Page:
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In "O Captain! My Captain" by Walt Whitman, what does the ship symbolize and what...

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ornateredmoon | Student | eNotes Newbie

Posted February 24, 2013 at 2:19 AM via web

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In "O Captain! My Captain" by Walt Whitman, what does the ship symbolize and what message does it give the reader?

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tinicraw | High School Teacher | (Level 3) Educator

Posted February 25, 2013 at 6:28 PM (Answer #2)

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In the poem "O Captain! My captain!" by Walt Whitman, the ship does symbolize the United States of America. More particularly, the ship represents the union army at the end of the Civil War. The victory at the end of the battle in the poem represents the victory of the union army over the Confederacy after the war in 1865. The ship is sailing into port and the citizens on land have fireworks going and there's a big party to celebrate the end of the battle (or war). Just as the ship represents the union army, the captain represents Abraham Lincoln who dies too soon to see the full rewards of victory and peace. The ship is a vessel like the United States is a vessel that carries it's people and leader together through war and peace.

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mwestwood | College Teacher | (Level 3) Distinguished Educator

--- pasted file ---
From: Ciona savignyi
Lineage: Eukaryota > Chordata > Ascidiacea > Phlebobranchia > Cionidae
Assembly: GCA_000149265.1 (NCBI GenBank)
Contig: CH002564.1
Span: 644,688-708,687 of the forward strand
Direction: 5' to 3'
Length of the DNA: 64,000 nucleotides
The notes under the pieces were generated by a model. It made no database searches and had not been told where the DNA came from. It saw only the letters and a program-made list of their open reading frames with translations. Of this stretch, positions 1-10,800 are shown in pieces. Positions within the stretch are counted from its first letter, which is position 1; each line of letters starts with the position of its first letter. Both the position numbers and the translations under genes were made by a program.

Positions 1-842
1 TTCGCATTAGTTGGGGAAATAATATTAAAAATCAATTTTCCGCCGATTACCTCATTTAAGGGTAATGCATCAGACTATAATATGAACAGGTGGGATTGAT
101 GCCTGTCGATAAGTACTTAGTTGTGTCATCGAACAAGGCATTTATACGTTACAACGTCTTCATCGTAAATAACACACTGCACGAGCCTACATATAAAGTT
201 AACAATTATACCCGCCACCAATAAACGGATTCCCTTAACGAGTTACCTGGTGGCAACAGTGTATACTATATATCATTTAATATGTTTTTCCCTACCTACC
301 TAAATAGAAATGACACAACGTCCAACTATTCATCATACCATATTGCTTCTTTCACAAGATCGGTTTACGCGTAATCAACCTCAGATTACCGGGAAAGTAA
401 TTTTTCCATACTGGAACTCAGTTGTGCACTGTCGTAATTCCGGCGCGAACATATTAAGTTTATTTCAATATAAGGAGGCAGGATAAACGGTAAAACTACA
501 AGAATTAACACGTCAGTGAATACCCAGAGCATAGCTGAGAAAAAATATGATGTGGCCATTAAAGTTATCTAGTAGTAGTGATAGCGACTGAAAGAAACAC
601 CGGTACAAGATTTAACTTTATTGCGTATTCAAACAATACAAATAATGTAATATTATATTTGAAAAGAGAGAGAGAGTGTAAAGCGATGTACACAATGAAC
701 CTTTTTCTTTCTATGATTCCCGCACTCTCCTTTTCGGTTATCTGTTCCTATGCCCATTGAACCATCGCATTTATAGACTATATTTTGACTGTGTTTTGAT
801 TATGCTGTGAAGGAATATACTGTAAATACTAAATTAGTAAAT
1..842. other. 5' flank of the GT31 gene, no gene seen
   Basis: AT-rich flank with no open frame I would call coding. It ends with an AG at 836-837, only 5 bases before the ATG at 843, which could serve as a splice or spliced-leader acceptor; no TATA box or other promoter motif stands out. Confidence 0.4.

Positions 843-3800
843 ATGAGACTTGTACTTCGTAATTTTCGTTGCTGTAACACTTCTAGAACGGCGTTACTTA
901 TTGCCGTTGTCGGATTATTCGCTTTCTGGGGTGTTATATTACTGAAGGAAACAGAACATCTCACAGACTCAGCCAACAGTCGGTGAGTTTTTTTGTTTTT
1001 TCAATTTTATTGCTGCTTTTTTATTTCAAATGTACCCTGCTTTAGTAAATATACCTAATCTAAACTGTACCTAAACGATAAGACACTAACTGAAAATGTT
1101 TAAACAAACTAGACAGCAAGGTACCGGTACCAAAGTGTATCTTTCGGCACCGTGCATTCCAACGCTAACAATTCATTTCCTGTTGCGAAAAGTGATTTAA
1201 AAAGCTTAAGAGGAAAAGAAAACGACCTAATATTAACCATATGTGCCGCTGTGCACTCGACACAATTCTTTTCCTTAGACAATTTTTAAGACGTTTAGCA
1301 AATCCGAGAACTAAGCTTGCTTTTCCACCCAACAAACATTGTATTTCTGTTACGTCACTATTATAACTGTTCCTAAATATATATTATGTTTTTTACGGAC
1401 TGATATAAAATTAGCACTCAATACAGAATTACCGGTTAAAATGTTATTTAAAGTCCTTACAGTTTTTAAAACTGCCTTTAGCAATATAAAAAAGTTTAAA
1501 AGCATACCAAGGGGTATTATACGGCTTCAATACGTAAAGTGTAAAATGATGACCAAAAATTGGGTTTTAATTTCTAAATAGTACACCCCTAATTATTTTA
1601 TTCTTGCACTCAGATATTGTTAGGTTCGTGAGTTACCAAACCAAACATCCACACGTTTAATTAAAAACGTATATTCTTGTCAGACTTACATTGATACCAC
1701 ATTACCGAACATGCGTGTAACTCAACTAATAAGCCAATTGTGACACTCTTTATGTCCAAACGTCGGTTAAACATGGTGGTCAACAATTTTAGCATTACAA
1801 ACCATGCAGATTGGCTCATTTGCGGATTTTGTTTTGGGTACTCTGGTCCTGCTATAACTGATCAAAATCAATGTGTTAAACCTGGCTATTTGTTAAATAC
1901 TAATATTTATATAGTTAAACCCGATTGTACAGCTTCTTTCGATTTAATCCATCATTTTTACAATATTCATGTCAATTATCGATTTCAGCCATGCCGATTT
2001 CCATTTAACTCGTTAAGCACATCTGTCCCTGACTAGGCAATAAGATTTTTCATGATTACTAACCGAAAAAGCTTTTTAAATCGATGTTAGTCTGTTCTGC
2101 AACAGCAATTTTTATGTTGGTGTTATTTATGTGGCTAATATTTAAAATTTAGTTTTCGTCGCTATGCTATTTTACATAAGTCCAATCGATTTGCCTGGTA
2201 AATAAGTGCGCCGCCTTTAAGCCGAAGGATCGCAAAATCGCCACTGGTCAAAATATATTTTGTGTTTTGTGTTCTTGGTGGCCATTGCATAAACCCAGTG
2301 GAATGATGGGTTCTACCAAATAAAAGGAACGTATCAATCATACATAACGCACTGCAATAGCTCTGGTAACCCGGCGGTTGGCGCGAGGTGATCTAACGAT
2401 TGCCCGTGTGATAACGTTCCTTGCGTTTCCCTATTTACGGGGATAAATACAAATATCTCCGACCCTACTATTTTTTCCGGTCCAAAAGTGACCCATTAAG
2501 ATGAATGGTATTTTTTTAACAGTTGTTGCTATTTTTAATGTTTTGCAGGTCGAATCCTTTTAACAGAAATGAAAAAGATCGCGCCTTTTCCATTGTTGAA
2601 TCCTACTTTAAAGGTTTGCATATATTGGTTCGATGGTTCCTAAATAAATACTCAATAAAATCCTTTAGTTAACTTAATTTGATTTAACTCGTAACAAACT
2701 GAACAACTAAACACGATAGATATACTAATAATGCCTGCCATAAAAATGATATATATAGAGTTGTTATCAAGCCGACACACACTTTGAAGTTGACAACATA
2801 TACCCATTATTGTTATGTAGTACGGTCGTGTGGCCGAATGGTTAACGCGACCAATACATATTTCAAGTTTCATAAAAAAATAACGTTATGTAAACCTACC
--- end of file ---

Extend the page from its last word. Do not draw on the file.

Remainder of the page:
Posted January 25, 2015 at 8:44 PM (Answer #3)

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There is a familiar metaphor that is germane to this elegiac poem; namely, the ship of state. The lines 19-20

The ship is anchor’d safe and sound, its voyage closed and done;
From fearful trip, the victor ship, comes in with object won;

The Civil War has been won by the North, arresting the secession of the Confederate States--the Union is preserved after "fearful" battle and great loss of American lives. But, it also has been won, it seems, at the price of losing the captain of this ship of state: President Abraham Lincoln has been assassinated. Now, with the captain slain, the president murdered, the ship of state is not safe, though it be in harbor. Furthermore, the poet Whitman, who felt strongly about Lincoln, is himself lugubrious:

But I, with mournful tread,
     Walk the deck my Captain lies,
      Fallen cold and dead.

With the captain of the victorious ship dead, there now is a sense of futility in the poem that conjures another familiar expression, "At what price glory?"

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